The public transport system, which coped well with the Olympics, will face "some new and unique challenges" from the Paralympics.
The Paralympics are much smaller than the Olympics but part of the Games will take place during school term time.
Also, interest in the Paralympics has increased following the success of the Olympics, with around 2.5 million tickets sold.
London's Transport Commissioner Peter Hendy said: "We already know the London 2012 Paralympic Games will see the most spectators in its history, which is fantastic.
"While these Games are smaller in scale than the Olympics, they are still the world's second largest sporting event. And with the new school year beginning in the second week and larger groups expected to travel together on the public transport network, we expect these Games to hold some new and unique challenges.
"We're confident that transport will cope well during the Paralympic Games, as it did during the Olympics, provided businesses and Londoners continue to plan and change the way or time that they travel, using the tools and information available at GetAheadoftheGames.com."
The first of the Paralympics Games lanes - on the M4 in west London - is already in operation, with the rest of the special lanes coming into operation next Wednesday, the first day of the Paralympics.
The extent of the lanes and of the Paralympic Route Network (PRN) is much smaller than for the Olympics. There are 8.7 miles of Games lanes and the PRN is concentrated on the City of London and venues in the east of London.
During the Paralympics, motorists are urged to avoid driving around the PRN routes and venues, particularly around the Olympic Park in Stratford and on the A102 approach roads north and south of the Blackwall Tunnel.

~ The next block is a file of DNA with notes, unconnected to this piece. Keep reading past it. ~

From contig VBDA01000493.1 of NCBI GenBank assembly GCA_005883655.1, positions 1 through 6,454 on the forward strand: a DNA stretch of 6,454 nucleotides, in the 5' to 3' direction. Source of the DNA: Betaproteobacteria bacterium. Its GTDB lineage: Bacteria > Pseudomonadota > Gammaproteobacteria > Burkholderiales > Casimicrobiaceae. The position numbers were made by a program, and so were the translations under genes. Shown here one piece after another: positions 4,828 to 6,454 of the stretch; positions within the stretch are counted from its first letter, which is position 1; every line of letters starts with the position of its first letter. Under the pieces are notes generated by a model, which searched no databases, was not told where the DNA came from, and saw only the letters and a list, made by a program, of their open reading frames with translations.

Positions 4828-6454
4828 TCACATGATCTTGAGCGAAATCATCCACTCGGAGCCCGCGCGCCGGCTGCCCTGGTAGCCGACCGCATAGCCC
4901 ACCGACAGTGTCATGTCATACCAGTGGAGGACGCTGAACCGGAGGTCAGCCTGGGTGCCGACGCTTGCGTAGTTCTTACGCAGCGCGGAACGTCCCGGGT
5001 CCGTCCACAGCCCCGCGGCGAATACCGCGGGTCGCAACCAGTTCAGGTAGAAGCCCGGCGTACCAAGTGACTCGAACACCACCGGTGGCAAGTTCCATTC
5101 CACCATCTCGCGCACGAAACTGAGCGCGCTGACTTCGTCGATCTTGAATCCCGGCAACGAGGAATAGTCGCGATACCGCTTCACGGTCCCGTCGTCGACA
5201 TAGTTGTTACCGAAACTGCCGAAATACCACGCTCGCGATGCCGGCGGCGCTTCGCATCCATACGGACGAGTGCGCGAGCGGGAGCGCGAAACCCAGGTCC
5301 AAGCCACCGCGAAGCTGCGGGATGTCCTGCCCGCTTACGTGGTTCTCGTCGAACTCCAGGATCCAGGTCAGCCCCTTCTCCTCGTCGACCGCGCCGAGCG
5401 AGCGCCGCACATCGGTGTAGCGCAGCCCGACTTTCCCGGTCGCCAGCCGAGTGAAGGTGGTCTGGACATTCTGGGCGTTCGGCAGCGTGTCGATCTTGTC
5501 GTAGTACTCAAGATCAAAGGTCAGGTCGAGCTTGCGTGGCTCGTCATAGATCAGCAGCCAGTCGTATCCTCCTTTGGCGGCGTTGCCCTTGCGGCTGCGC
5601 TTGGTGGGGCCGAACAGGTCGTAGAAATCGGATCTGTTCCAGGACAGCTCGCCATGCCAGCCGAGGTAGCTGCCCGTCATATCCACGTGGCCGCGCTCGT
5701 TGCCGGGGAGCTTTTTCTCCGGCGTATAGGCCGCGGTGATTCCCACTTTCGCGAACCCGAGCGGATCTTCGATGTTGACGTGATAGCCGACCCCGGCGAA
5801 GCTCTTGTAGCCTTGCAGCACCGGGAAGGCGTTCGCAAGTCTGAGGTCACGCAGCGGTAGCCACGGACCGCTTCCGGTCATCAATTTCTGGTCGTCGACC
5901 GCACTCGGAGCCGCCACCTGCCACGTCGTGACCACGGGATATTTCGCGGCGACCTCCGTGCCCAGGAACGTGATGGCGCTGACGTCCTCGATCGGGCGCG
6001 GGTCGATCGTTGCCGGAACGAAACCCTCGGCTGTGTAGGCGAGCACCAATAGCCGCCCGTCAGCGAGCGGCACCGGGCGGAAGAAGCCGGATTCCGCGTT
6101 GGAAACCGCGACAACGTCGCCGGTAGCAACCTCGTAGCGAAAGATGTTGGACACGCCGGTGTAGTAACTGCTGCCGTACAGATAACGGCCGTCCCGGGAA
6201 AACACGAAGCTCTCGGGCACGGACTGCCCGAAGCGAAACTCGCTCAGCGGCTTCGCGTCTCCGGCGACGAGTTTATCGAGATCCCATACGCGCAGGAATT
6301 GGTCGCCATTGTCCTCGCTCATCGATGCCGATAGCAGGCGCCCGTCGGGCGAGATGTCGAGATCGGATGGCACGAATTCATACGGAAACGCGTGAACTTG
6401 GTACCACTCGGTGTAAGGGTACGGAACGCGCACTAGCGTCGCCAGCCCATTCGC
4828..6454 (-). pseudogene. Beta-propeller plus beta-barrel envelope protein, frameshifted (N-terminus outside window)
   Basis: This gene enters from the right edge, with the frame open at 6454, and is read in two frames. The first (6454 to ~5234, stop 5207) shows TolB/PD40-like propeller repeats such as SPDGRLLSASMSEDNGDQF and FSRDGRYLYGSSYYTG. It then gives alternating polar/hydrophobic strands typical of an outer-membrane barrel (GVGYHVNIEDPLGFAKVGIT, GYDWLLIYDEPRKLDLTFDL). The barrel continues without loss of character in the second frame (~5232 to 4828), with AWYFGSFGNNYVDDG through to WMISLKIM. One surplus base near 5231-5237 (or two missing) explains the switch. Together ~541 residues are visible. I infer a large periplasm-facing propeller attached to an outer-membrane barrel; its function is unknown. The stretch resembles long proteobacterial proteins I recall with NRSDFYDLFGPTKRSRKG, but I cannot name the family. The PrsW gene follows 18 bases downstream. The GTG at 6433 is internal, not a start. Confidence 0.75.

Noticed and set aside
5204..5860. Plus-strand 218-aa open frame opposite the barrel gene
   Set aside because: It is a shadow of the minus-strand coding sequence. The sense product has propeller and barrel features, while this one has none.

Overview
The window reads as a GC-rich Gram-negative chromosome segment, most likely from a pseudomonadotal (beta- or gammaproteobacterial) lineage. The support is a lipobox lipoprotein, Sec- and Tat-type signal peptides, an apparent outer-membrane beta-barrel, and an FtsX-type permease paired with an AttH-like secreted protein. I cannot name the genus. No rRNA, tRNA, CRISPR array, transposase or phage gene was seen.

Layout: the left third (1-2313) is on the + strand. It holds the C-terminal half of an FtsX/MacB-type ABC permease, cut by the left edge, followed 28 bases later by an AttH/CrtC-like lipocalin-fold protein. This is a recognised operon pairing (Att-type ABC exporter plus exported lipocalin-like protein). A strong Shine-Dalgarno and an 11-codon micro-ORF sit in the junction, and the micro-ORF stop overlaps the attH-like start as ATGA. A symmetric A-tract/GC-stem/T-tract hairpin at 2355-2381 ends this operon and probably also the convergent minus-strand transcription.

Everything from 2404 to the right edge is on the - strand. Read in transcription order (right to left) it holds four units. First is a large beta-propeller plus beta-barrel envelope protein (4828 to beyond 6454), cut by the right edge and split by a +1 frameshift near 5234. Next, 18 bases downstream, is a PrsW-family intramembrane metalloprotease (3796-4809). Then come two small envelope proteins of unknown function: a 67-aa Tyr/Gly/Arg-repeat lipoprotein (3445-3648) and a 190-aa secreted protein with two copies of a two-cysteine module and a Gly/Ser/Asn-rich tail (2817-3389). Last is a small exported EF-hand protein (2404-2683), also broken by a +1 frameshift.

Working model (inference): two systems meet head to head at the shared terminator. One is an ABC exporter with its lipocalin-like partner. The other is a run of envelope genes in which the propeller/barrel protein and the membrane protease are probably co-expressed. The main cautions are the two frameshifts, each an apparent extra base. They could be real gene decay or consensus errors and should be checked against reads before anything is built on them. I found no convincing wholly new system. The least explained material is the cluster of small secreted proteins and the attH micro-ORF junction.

The A2, A12 and A13 routes into London are also expected to be busier than usual, particularly in the morning peak.
But the West End of London will be much less busy during the Paralympics than during the Olympics.
However, there are expected to be around 215,000 people a day travelling on most days to the Olympic Park - about the same as during the Olympics.
Busy stretches of the Tube are expcted to be Waterloo to Stratford on the Jubilee line, Holborn to Stratford on the Central line, and the whole of the Docklands Light Railway (DLR).
Key main line stations such as King's Cross, St Pancras, London Bridge, Paddington, Waterloo and Victoria are expected to be busier than normal.
As during the Olympic Games, the Tube, the DLR and London Overground will run an hour later, with the last trains leaving central London and venues around 1.30am. Main line train companies will also operate additional services.
Transport Secretary Justine Greening said: "Once again we look forward to welcoming elite athletes across the world to London for 12 days of sporting prowess.
"Ever since London was awarded the Games, we have been working hard with all transport operators to make sure that athletes, coaches, families and spectators can get around as easily as possible. As a result, access across the transport network has been transformed.
"This investment will create a lasting legacy and demonstrate the Government's firm commitment to improving accessibility for people with disabilities."